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Wednesday 17 March 2021

Reviews: Turbulence, Fuath, Heart Healer, Olde (Reviews By Matt Bladen & Paul Hutchings)

Turbulence - Frontal (Frontiers Music) [Matt Bladen]

Lebanon is probably not the first place you think of when you talk about metal/rock heartlands. It is even more rare for a prog band to come from this region. Formed by guitarist Alain Ibrahim and keyboardist Mood Yassin in 2013, Frontal is the band's second record, it's a concept piece that really brings the vision of these two men together as a heavy, complex, modern progressive metal record. Joining them are Omar El Hage (vocals), Sayed Gereige (drums) and Anthony Atwe (bass), the five piece exploding onto the worldwide music scene due to signing with Frontiers Music, yet another addition to the labels burgeoning progressive metal roster. 

There's no hint of AOR here, it's a heavy release full of crunching riffs played in odd time signatures, jazzy shifts in pace and tone, lots of twitching electronics and versatile vocals, it balances light and shade really well with a fusion of melody and technicality that reminds me of the first two Haken releases where the aggression and overall darkness was much more audible. I'm not really that familiar with the concept but it does sound like a very sombre release, the downtuned riffs coming aggressively as the drumming flourishes throughout, the keyboards also used rhythmically on tracks like the opening number Inside The Gage.

It's a track that gives you an overview of what Turbulence are about as it shifts between the influences of Dream Theater and Yes with ease, packed full of guitar and keyboard solos as it shifts into the buzzing EDM sound of the percussive Madness Unforeseen a song with a huge chorus, the electronics shifting into Dreamless which in turn moves things into the synth heavy, jazz number Ignite. This is only halfway through the album and I found myself totally enamoured with this release, it's a stunning prog metal record that gets better with repeated listens, I haven't been this excited about prog metal since the last releases from Haken and Sons Of Apollo. 9/10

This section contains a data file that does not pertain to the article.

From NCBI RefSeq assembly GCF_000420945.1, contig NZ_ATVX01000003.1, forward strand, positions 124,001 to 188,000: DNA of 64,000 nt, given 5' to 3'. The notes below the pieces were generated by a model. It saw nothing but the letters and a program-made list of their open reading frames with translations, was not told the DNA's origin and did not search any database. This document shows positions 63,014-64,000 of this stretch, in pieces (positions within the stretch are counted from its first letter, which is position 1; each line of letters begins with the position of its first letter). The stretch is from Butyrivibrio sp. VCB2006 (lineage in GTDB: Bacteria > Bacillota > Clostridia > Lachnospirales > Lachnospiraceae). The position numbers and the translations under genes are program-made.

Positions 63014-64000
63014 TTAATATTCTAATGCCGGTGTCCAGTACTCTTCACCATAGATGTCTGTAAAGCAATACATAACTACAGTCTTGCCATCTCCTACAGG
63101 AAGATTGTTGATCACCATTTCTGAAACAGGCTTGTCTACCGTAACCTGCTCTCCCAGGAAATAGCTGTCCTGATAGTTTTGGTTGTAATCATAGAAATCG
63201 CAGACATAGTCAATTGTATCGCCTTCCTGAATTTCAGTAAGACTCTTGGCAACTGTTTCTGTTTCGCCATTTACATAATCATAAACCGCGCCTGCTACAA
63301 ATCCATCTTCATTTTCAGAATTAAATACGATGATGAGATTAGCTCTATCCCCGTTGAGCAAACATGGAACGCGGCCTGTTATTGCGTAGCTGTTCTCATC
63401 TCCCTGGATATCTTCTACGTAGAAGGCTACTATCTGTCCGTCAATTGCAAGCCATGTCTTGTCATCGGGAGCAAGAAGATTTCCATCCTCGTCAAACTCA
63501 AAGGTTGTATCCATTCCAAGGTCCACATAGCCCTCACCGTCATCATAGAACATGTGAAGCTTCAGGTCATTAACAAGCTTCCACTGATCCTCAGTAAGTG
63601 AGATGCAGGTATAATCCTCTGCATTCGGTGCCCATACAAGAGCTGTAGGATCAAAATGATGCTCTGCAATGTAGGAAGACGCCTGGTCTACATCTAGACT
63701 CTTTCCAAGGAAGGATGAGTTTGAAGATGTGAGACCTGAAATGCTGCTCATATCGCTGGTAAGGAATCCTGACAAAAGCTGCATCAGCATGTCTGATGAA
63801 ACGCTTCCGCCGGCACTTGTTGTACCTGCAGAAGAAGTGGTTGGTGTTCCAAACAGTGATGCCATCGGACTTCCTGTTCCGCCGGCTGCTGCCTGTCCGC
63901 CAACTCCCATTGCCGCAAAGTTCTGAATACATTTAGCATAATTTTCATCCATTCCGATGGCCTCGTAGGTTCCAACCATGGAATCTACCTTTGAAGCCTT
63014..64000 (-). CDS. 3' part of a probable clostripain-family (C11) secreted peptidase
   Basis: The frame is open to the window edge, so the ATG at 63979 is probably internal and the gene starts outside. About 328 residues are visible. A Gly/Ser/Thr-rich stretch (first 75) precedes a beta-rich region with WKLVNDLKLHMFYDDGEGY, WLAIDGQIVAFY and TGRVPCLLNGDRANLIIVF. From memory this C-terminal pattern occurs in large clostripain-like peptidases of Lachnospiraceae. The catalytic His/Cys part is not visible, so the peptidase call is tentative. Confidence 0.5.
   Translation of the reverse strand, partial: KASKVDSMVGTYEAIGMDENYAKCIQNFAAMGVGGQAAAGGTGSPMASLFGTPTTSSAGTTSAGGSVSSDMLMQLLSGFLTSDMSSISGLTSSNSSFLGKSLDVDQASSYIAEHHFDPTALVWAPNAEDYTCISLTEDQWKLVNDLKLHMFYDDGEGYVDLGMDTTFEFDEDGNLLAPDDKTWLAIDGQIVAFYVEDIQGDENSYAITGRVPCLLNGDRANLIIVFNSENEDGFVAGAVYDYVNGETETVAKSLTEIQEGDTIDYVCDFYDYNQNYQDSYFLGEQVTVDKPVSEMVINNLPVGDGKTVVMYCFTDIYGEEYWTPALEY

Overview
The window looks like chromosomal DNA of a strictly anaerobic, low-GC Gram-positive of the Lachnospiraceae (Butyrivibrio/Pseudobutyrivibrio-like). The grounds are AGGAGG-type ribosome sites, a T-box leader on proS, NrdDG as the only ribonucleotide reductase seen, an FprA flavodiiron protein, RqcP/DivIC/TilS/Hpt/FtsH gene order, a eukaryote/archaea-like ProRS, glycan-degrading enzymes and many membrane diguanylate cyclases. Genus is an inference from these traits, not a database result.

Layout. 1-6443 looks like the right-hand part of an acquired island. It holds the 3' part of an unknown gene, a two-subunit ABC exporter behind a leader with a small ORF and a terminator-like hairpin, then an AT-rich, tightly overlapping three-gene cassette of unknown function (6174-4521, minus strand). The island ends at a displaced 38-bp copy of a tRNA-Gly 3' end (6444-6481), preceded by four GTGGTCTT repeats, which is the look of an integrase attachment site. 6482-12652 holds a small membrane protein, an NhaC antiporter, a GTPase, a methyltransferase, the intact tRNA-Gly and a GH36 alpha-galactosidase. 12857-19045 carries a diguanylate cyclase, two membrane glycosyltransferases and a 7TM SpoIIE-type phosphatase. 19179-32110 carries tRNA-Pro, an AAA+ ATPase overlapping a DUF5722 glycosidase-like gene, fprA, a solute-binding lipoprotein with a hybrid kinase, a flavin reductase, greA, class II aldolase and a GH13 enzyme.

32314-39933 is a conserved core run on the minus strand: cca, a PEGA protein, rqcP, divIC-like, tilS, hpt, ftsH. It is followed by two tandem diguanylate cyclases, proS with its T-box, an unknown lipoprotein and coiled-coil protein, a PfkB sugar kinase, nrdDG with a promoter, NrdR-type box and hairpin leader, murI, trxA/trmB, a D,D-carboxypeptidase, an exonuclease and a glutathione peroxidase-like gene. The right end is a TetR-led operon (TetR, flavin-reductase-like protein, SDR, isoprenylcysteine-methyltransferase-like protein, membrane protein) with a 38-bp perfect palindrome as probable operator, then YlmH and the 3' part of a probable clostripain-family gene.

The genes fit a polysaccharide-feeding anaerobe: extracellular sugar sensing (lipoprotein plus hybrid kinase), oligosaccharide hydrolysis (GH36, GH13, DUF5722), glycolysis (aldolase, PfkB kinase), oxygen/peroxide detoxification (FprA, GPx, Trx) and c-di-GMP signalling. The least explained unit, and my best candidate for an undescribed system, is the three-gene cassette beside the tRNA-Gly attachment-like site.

Fuath – II (Season Of Mist) [Paul Hutchings]

Andy Marshall makes Steven Wilson look positively geriatric. The engine behind Scottish black metal unit Saor, he’s also got a lengthy list of other projects. Fuath is an atmospheric offshoot of Saor. With its Gaelic translation meaning ‘Hatred’, Marshall has harnessed some of the rawest and prolific inspiration from those early days of the 1990s and energised the power into what was never intended to be. Fuath was initially a one-off project that produced 2016’s I. The creative urge is never far away though, and Fuath’s return with II is a bonus for those whose tastes linger longingly for the vibrant emergence of Darkthrone, Burzum and Mayhem. 

It’s inevitable to reference Saor’s work but whilst the roots of that band focus more on Scottish themes and melodies, Fuath leans more towards the Scandinavian sound. II is submerged in the tumultuous frozen Northern backdrops that provided so much of the settings for 90s black metal. The expansive nature of the music on this five-song release allows creation of atmospheric soundscapes, sonically impressive compositions that are relentlessly hypnotic and powerful. 

Having walked the darkened forests in snow and frost during 2019’s winter days, Marshall embarked on a recording process in August and September 2020, enlisting the help of Spanish drummer Carlos Vivas to compliment Marshall’s handling of all other instrumentation and vocals. 

Although Fuath maintains much of the traditional black metal tools, there is much more to the arsenal in this second album. The walls of shimmering riffing, frenetic blast beats and strangulated vocals remain in place, but they are sharpened and complemented by contrasting passages of melodious calm, elements that support the spiritual factors that influenced much of the writing. As such, songs like Pyre and Into The Forest Of Shadows are delicately balanced, flitting between maniacal bursts of speed and harrowing screams and gentle, calming segments. The soaring sections are uplifting and provide evidence of why Marshall decided to progress Fuath from a side-project to something more focused and creative. The use of occasional clean vocals on Essence is also welcomed.